At Al Jazeera America, Bookforum’s Chris Lehmann calls out progressives for failing to respond to the grand jury decision in Ferguson last week. “It speaks volumes about the anorexic state of liberal moral reasoning in today’s America that it has met the failure of a grand jury to indict Ferguson, Missouri, police officer Darren Wilson for the Aug. 9 killing of unarmed teenager Michael Brown with little more than a procedural shrug. All appearances to the contrary notwithstanding, the system has worked, liberals intone.”
At the new site the Toast, Roxane Gay writes about the Ferguson grand jury decision and the “dignity” of Michael Brown’s parents, and ponders the difficulty of using words at a time of rage.
Laura Kipnis, author of the new book Men: Notes from an Ongoing Investigation, considers gender and threats to masculinity in the Ferguson case.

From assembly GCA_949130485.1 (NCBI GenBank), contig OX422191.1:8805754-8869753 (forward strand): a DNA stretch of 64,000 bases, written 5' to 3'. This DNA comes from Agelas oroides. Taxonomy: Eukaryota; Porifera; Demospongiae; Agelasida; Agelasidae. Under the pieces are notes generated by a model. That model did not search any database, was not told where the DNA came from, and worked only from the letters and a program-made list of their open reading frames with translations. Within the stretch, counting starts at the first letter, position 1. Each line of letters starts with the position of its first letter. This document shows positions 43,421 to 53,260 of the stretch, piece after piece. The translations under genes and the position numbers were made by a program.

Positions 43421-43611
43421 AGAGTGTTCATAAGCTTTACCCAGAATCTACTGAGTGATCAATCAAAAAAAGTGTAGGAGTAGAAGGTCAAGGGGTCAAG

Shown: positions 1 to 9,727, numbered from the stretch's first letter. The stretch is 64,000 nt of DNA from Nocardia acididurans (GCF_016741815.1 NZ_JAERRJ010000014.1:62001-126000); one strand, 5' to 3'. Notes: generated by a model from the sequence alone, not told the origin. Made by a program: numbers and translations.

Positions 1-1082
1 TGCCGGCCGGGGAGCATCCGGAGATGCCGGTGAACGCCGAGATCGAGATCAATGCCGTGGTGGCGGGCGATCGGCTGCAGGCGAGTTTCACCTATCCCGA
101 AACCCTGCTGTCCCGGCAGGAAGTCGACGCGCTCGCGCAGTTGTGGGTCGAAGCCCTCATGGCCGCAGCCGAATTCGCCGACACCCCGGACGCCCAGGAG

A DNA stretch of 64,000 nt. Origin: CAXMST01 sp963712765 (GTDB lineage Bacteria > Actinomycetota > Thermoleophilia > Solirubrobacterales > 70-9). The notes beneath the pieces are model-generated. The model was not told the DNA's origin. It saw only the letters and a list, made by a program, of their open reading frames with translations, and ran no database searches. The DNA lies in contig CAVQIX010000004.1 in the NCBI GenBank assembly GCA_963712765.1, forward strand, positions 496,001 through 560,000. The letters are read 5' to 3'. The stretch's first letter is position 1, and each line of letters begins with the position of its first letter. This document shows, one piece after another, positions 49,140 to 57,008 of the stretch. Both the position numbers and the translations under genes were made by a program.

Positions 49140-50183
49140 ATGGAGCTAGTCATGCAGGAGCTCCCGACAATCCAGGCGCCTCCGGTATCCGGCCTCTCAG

Mark Strand, who was named the US Poet Laureate in 1990 and was awarded the Pulitzer Prize for poetry in 1999, died at his home in Brooklyn on Saturday. He was eighty years old. British “queen of crime fiction” P. D. James also died last week at age ninety-four.
Jacqueline Woodson, who earlier this month won the National Book Award for her memoir Brown Girl Dreaming, reflects on the racism she has experienced as an African American, on NBA emcee Daniel Handler’s watermelon joke, and on changes in contemporary publishing. “Mr. Handler’s watermelon comment was made at a time of change. We Need Diverse Books, a grass-roots organization committed to diversifying all children’s literature, had only months before stormed the BookCon conference because of its all-white panels. The world of publishing has been getting shaken like a pecan tree and called to the floor because of its lack of diversity in the workplace. At this year’s National Book Awards, many of the books featured nonwhite protagonists, and three of the 20 finalists were people of color.”
On Saturday, President Obama visited Politics & Prose bookstore in Washington, DC. Among the books he purchased were Denis Johnson’s The Laughing Monsters, Colm Toibin’s Nora Webster, and Atul Gawande’s Being Mortal.